中文 English

Debugging Embedded Applications

Software and hardware interdependencies complicate debug in embedded designs. New approaches are maturing to help reduce debug time.

popularity

Debugging embedded designs is becoming increasingly difficult as the number of observed and possible interactions between hardware and software continue to grow, and as more features are crammed into chips, packages, and systems. But there also appear to be some advances on this front, involving a mix of techniques, including hardware trace, scan chain-based debug, along with better simulation models.

Some of this is due to new tools, some is a combination of existing tools, and some involves a change in methodology in which tools are used in different combinations at different times in the design-through-manufacturing flow.

“Tracing and capturing the internal signals based on trigger events, and storing them in a trace buffer that can then be read from a debug port, allows seamless collection of data without disrupting the normal execution of the system,” said Shubhodeep Roy Choudhury, CEO of Valtrix Systems. “A lot of hardware instrumentation may be required, but placing the trigger events near the point of failure can yield a lot of visibility into the issue.”

One of the big challenges revolves around the software that runs on an embedded. “To test that software is really hard,” said Simon Davidmann, CEO of Imperas Software. “I remember as an engineer trying to get access to the prototypes. You have to timeshare them because you never have enough. Use of simulation changes the ability to develop software for the embedded world because if you can build a good simulation model of your platform, it means you can test it and run it and put it in regression farms, implement continuous integration, etc. You get much higher quality software because you’ve got much more access to verifying it. But when it comes to debugging, where it is today with simulation, it’s much more efficient than debugging on a prototype or hardware, and you get a few big benefits — versioning, controllability, observability, and the ability to abstract and stop where you want — and then see everything. With a simulator, you get observability that you couldn’t get otherwise.”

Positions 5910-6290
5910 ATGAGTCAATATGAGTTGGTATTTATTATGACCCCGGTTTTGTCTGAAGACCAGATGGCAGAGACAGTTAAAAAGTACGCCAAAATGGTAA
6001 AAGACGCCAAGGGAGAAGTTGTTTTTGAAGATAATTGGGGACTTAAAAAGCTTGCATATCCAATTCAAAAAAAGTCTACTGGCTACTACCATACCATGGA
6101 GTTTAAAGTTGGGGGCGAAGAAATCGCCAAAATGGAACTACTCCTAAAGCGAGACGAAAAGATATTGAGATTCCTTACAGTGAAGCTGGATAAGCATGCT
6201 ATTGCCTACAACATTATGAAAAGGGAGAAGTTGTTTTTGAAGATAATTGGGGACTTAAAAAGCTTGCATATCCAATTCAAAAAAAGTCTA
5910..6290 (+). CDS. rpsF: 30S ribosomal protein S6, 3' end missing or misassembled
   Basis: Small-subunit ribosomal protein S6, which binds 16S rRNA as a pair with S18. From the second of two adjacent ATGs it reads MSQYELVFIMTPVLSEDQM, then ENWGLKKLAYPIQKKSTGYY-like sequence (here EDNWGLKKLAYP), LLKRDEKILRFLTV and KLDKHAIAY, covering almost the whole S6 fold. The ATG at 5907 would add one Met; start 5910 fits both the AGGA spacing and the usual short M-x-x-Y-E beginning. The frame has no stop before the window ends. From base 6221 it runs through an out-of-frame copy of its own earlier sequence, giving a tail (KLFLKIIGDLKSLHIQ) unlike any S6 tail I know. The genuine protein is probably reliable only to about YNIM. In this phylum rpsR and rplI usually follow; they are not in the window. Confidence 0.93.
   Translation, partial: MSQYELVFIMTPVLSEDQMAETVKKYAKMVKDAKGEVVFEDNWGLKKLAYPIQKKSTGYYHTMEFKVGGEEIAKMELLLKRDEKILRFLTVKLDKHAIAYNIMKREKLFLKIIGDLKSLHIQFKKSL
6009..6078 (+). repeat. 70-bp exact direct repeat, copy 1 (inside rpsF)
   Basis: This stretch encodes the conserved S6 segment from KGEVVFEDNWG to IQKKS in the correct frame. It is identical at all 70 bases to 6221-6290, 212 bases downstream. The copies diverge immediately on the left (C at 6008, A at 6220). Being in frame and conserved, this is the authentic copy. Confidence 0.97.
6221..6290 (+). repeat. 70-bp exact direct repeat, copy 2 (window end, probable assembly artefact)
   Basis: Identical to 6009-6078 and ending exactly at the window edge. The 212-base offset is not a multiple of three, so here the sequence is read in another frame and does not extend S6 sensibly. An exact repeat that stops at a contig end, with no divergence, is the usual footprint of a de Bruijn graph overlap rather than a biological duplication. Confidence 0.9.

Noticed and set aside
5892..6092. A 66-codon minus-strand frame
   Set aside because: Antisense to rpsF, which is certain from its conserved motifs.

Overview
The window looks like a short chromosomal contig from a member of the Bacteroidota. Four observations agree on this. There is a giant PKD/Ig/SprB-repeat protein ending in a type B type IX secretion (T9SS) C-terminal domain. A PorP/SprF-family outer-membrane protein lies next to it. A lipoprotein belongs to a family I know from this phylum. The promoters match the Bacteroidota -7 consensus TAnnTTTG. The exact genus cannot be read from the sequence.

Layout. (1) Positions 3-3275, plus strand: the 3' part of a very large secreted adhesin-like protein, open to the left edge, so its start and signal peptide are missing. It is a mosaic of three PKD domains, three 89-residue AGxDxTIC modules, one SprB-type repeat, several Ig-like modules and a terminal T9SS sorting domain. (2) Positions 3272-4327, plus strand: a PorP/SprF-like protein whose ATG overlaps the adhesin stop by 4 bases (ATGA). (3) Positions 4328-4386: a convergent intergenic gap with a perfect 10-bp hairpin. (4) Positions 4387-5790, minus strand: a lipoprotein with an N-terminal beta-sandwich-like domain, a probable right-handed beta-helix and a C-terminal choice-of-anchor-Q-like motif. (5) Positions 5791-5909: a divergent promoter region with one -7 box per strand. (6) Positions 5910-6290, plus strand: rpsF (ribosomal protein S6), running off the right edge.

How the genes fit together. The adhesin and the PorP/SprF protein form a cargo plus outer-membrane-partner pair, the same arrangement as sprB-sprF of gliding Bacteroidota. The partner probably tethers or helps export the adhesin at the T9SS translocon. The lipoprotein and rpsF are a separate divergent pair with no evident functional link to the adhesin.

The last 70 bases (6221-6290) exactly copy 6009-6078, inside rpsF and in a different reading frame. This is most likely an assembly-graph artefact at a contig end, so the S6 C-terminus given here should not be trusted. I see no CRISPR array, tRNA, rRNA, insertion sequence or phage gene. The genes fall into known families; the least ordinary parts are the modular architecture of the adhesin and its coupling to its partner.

This gets much more complicated as different types of chips and memories are added into designs in order to improve performance and reduce power.

“In heterogeneous systems, a typical system will have IP blocks from multiple different vendors, — as well as, in some cases, IP blocks provided by internal groups within the SoC developer — plus IP blocks from non-traditional IP suppliers,” said George Wall, product marketing director in the IP Group at Cadence. “If they have licensed a hardware module from another SoC company, each one has its own set of standards, its own implementation. So it’s a very heterogeneous type device. How do you integrate all of that at the debug level? This is a challenge. We do support open standards on the debug side, as do a lot of other commercial vendors. But the internal IP, and IP from non-traditional places, may be sourced from companies where those standards may not have been supported.”

This adds a whole other layer of complexity because the engineering team is dealing with some black boxes. They don’t know what’s inside them, and they don’t want to tinker with them very much. “They just want to make sure there is visibility externally so they can see what’s going on,” Wall said. “There really is no industry standard to say, ‘Well, here’s the right amount of visibility.’ So it’s a challenge.”


Fig. 1: Cadence/Green Hills tool integration for embedded system design. Source: Cadence

Increasing visibility